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BYTEPATH #1 - Game Loop #11

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adnzzzzZ opened this Issue Apr 21, 2017 · 12 comments

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adnzzzzZ commented Apr 21, 2017

@SSYGEA

Introduction

This tutorial series will cover the creation of a complete game with Lua and LÖVE. It's aimed at programmers who have some experience but are just starting out with game development, or game developers who already have some experience with other languages or frameworks but want to figure out Lua or LÖVE better.

The game that will be created is called 「BYTEPATH」 and it's a mix of Bit Blaster XL and Path of Exile's Passive Skill Tree. It's simple enough that it can be covered in a number of articles without extending for too long, but with enough content that a beginner would feel uncomfortable with the code and end up giving up before finishing.

It's also at a level of complexity that most game development tutorials don't cover. Most of the problems beginners have when starting out with game development has to do with scope. The usual advice is to start small and work your way up, and while that might be a good idea, if the types of projects you're interested in cannot be made any smaller then there are very few resources out there that attempt to guide you through the problems that come up.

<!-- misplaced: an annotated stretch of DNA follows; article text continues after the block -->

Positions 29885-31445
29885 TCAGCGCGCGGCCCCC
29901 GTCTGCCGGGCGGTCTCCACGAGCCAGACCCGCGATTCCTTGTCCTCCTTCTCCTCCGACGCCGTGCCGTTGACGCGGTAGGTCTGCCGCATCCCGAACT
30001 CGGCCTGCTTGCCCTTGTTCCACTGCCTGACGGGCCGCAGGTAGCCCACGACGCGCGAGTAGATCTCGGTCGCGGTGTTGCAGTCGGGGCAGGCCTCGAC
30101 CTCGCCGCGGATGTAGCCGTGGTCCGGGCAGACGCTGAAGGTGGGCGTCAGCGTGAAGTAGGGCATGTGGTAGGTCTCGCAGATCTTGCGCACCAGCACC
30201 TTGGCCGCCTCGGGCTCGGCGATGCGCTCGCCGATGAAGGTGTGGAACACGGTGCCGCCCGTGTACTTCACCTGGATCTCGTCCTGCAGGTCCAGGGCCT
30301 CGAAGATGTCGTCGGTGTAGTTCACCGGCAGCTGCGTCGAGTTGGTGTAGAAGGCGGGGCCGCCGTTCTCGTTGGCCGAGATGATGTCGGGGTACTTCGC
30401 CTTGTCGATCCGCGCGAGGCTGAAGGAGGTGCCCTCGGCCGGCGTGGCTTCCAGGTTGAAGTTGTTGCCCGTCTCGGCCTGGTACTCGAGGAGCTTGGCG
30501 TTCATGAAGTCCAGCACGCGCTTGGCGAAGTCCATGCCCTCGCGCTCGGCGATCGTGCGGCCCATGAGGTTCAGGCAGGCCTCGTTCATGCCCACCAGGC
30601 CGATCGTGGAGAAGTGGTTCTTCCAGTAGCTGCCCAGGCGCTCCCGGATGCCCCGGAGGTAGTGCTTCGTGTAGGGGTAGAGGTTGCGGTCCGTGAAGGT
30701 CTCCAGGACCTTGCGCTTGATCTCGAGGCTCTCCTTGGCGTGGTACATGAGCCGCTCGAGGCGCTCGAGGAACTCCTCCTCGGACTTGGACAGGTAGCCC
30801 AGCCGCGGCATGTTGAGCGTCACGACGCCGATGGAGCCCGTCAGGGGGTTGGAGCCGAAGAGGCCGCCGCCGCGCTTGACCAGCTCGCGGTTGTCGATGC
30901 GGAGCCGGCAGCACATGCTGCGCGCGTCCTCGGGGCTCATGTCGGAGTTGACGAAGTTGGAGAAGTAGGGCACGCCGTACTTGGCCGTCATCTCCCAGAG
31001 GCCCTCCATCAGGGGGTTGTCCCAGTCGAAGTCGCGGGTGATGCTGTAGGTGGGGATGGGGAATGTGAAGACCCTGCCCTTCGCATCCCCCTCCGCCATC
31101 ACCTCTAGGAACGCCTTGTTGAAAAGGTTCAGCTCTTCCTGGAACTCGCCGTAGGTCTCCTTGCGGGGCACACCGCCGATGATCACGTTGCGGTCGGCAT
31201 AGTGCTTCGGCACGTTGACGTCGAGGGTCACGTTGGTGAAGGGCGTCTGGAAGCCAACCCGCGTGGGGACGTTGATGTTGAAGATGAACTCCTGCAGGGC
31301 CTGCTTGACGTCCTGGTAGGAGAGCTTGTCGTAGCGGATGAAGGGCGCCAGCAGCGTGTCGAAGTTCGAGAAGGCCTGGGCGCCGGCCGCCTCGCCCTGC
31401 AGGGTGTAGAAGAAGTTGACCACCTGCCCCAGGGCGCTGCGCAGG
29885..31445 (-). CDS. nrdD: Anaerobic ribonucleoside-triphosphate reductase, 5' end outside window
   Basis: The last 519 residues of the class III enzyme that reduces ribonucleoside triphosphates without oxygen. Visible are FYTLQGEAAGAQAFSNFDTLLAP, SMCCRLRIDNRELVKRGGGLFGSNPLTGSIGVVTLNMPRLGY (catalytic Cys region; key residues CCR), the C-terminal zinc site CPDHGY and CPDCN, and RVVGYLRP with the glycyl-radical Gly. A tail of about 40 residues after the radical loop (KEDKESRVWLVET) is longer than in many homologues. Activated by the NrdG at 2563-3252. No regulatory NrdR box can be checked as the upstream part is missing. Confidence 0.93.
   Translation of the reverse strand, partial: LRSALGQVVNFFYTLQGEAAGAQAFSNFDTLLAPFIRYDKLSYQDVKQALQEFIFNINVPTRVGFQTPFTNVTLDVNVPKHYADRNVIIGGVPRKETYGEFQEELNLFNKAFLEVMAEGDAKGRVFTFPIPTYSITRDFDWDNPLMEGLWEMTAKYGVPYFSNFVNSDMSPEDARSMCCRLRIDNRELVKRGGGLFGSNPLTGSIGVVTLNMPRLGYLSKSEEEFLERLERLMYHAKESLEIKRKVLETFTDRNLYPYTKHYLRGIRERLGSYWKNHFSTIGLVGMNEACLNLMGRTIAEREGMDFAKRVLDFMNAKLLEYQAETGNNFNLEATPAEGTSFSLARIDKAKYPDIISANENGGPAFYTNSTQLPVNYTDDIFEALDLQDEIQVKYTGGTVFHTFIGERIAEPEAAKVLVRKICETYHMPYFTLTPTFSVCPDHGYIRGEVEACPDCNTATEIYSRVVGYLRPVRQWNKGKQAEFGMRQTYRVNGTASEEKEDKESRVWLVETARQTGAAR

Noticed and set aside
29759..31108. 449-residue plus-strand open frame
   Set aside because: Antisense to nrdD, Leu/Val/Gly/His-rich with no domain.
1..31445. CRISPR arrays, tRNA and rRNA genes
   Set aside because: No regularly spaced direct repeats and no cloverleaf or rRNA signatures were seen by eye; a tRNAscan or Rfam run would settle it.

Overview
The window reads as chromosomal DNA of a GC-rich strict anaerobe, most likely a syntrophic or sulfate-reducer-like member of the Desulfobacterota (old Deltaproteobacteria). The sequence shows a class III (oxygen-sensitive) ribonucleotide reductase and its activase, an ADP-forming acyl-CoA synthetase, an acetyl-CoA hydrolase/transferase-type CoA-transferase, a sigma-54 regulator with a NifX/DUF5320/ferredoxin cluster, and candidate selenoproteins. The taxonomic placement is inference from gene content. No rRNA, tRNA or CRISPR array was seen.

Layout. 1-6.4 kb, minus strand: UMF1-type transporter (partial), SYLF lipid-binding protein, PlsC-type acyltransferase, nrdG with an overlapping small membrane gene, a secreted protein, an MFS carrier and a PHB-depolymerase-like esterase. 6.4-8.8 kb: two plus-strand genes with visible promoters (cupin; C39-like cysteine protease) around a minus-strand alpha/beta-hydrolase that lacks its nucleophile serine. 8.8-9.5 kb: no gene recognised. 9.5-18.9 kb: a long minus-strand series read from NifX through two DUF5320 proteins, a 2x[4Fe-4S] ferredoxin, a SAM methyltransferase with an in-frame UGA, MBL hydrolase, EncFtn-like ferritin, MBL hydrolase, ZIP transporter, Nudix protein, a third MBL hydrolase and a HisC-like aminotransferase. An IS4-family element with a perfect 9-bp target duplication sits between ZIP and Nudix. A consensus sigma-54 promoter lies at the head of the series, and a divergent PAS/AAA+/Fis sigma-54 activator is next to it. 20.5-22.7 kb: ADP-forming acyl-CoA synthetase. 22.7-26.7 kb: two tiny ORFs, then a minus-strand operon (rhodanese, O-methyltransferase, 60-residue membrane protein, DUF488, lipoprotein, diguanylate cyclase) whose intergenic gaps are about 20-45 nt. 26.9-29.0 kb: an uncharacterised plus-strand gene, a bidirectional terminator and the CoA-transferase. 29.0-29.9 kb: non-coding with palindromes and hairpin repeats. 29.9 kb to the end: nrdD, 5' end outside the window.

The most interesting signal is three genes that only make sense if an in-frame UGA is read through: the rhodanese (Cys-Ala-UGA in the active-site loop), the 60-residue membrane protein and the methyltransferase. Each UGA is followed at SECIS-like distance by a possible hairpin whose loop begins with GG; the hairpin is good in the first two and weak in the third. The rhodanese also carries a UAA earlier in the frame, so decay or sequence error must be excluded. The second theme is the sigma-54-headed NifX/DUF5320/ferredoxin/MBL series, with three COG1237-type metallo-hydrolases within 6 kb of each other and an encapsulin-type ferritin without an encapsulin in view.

In my case, I've always been interested in making games with lots and lots of items/passives/skills and so when I was starting out it was really hard to figure out a good way to structure my code so that I wouldn't get lost. Hopefully these tutorials can help someone with that.


Requirements

Before you start there are some programming knowledge requirements:

  • The basics of programming, like variables, loops, conditionals, basic data structures and so on;

  • The basics of OOP, like knowing what classes, instances, attributes and methods are;

  • And the very basics of Lua, this quick tutorial should be good enough.

Essentially this is not for people who are just getting started with programming in general. Also, this tutorial series will have exercises. If you've ever been in the situation where you finish a tutorial and you don't know what to do next it's probably because it had no exercises, so if you don't want that to happen here then I recommend at least trying to do them.


START

To start off you need to install LÖVE on your system and then figure out how to run LÖVE projects. You can follow the steps from here for that.